Guest Author

Behind The Throne: Kingdoms in Space

Thea recently read – and enjoyed it a great dealBehind the Throne by K.B. Wagers and we invited the author to talk about the idea behind Kingdoms in SPACE.

Behind the Throne

Why monarchies? In space no less. If people are advanced enough to go into space, one would think they’d have discarded the idea of such an antiquated government by that point.

Monarchies are without a doubt one of the worst possible governmental structures in existence. So why are we so fascinated with them that we continue to pull them into our science fiction stories?

I’ve had discussions about the various representations of government in science fiction for years.

It’s a fascinating topic, made even more so by some lively opinions on both sides. Some people are over the idea of monarchies and feel like science fiction stories should focus on more progressive forms of government. Others think that it would be a likely evolution from the requirements of colonizing the stars.

I tend to fall into the second camp, in part because it breeds more conflict for the particular story I’m telling. In the case of the Indranan War series, an empire (and a matriarchal one no less) was a natural evolution for the history of that colonized world. It also provided a good backdrop for the story I was trying to tell. I’m a sucker for a good prodigal daughter story and it’s more fun to me when there’s something massive at stake, like the lives of billions of people hanging on one person’s decisions.

Real space exploration for humans is likely to either be led by corporations or some form of government agency. The success of any mission to outer space would rely on a clear chain of command and extremely defined roles for those involved. Sending out 400 colonists to a planet far away from any hope of assistance and expecting them to immediately function as a democracy is not only unrealistic but a good way to end up with 400 dead colonists.

Now that’s not to say all colonization of planets would obviously lead to a monarchy. Plenty of people write stories within a democratic context, but there’s something about the idea of kingdoms in space that grabs at our imaginations.

So what is it about kingdoms and empires that continue to fascinate us?

I’d argue that Star Wars set the stage for this, even though I’m sure there are older stories out there that would fit the mold. Plucky Rebels fighting Imperial forces, unbeatable odds, and a shadowy evil emperor were a huge part of my childhood. I grew up on Star Wars, and much of the early reading that would later shape my writing fell into one of three categories: romance, fantasy, and space opera.

For this particular discussion romance doesn’t play a role, but fantasy and space opera thrive on monarchies and theocracies. They are rife with tyrants and oppressors; with knights in shining armor and sword-swinging princesses.

When I developed Indrana, one of the major questions that came up was how the matriarchy had established itself. Given the origins of the Indranan colonists and Earth’s own mostly patriarchal history, how could such a thing even come about? I decided on a form of dementia born of space travel that predominantly affected the Y-chromosome, much like colorblindness. Hail’s extremely determined ancestor gave me the beginnings of Indrana when she decided to take, and hold, her husband’s spot as the head of the original colony.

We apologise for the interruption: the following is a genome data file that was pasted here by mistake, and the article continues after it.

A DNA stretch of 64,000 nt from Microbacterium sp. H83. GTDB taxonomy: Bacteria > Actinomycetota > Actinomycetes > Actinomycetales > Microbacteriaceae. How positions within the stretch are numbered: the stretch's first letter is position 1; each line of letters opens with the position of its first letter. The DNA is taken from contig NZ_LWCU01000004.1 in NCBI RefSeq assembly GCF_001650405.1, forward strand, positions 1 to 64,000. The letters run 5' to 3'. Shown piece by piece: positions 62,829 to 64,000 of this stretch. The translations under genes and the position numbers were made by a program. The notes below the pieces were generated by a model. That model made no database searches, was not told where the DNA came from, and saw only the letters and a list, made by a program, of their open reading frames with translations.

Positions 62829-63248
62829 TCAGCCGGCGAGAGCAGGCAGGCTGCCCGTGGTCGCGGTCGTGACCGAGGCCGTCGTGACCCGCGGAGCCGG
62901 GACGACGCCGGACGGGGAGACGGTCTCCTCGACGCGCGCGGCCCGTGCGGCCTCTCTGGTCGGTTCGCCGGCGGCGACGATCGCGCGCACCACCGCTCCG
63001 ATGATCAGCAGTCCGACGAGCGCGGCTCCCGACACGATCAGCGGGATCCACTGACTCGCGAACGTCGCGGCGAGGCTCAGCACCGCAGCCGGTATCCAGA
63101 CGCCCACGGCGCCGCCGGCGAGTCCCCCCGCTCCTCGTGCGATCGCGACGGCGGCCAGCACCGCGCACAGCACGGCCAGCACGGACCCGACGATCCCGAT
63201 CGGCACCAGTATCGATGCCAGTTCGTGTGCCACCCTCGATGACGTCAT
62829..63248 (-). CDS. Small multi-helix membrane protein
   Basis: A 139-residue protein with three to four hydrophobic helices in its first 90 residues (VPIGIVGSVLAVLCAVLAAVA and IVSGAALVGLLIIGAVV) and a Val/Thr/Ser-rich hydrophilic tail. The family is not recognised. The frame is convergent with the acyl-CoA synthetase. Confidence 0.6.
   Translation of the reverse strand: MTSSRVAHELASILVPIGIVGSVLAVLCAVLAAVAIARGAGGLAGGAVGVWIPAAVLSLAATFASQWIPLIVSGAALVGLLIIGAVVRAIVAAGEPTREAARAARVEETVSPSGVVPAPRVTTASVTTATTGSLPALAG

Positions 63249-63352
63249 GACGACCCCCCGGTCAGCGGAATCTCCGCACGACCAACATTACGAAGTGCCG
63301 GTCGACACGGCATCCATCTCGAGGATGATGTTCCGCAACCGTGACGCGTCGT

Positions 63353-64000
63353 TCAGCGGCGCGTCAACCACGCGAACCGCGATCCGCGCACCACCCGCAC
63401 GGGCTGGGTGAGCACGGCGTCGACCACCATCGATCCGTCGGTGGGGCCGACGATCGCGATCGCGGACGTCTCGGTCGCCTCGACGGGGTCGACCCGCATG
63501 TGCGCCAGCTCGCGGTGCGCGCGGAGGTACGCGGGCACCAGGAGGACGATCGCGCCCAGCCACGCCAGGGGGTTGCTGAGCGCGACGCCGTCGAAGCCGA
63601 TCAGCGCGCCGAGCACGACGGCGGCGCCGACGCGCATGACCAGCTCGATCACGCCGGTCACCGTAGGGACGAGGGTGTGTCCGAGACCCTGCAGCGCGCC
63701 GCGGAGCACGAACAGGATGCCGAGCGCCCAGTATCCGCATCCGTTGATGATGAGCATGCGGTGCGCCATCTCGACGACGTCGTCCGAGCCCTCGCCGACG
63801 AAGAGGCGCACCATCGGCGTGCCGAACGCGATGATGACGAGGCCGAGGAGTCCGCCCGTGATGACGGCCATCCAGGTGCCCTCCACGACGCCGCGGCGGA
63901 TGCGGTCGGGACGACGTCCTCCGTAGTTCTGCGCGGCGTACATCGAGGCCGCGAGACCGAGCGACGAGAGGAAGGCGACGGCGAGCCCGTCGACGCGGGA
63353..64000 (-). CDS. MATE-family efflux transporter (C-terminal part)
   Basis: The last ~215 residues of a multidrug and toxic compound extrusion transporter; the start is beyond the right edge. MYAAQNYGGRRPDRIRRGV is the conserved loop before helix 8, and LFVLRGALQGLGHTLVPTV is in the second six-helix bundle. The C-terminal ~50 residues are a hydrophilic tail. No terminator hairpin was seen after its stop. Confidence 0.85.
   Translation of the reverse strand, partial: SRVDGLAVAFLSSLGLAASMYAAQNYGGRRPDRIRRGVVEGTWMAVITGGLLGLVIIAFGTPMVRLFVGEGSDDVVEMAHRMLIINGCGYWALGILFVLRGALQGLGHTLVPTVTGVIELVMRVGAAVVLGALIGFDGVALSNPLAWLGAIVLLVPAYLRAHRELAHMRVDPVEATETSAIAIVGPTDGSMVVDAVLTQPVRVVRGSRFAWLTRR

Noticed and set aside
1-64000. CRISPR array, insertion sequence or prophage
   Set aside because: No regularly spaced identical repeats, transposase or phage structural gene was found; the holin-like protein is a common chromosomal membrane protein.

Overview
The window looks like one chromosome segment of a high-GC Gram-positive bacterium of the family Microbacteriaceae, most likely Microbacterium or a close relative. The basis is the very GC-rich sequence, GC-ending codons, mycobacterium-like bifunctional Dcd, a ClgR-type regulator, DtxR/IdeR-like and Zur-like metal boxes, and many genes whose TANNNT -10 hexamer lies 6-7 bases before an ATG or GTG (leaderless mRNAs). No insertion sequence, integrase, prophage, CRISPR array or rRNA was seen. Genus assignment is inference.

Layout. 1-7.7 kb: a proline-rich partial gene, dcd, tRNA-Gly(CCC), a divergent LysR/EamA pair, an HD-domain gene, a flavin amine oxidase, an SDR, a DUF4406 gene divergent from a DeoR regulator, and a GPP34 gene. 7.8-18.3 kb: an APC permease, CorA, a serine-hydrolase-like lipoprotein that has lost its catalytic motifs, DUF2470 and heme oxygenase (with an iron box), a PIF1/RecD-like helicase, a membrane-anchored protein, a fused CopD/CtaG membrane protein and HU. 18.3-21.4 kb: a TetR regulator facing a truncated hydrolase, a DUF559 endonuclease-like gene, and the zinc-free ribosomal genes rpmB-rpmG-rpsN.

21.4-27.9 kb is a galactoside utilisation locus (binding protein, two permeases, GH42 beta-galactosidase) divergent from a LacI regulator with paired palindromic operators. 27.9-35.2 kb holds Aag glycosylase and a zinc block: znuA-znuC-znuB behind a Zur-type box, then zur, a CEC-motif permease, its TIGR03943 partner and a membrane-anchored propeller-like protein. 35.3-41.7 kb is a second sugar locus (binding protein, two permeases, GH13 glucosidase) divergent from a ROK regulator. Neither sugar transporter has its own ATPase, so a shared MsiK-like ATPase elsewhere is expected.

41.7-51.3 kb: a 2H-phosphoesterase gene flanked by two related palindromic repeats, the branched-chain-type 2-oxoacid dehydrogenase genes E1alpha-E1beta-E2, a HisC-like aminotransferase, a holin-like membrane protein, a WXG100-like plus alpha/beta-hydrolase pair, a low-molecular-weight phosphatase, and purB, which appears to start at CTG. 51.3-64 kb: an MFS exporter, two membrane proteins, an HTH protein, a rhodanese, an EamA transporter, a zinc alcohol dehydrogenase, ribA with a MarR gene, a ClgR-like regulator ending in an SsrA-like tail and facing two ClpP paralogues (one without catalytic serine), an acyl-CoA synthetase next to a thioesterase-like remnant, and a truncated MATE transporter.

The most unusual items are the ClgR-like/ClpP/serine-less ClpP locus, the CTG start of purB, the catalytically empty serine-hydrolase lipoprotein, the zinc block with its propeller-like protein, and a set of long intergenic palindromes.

I’ll admit I’m something of a pessimist where governments and power structures are concerned, so I also believe that when people get a hold of power, it’s extremely rare for them to willingly give it up. With that line of thinking, it’s not a stretch for me to see advance missions to unfamiliar worlds turning into systems of government that are anything but democratic. We are, by and large, creatures of habit, and the feelings of comfort and safety provided by something like a monarchy when you are so very far from Earth can be very appealing.

What’s your favorite science fiction government? Is there anything specific about it you think was done very well and/or realistically?


K.B. Wagers lives and runs in the shadow of Pikes Peak. She loves flipping tires and lifting heavy things. She’s especially proud of her second-degree black belt in Shaolin Kung Fu and her three Tough Mudder completions. When not writing she can be found wrangling cats with her husband, or trying to keep up with her teenage son.


  • Olivier
    September 22, 2016 at 1:07 pm

    Corpocracies and monarchies aren’t mutually exclusive. For fun I’ll mention a comic where a planet was a corporation ruled by a CEO but where the CEO surrounded herself with all the trappings of a monarch, complete with palaces and court, and was addressed by her subjects as “Your CEOsity”.

  • Kim Aippersbach
    September 22, 2016 at 8:26 pm

    One of the things I love about Lois McMaster Bujuold’s Vorkosiverse is the wildly varying planetary governments she creates, and she makes them all convincing. Barrayar is a wonderfully convoluted monarcy/oligarchy, and the Cetagandan Empire is brilliant.

Leave a Reply

This site uses Akismet to reduce spam. Learn how your comment data is processed.